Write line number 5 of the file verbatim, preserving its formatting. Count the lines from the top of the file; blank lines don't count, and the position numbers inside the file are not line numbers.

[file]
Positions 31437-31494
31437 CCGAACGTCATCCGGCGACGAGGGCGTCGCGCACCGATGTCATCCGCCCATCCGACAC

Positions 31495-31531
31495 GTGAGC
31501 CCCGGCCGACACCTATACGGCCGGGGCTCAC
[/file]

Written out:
31501 CCCGGCCGACACCTATACGGCCGGGGCTCAC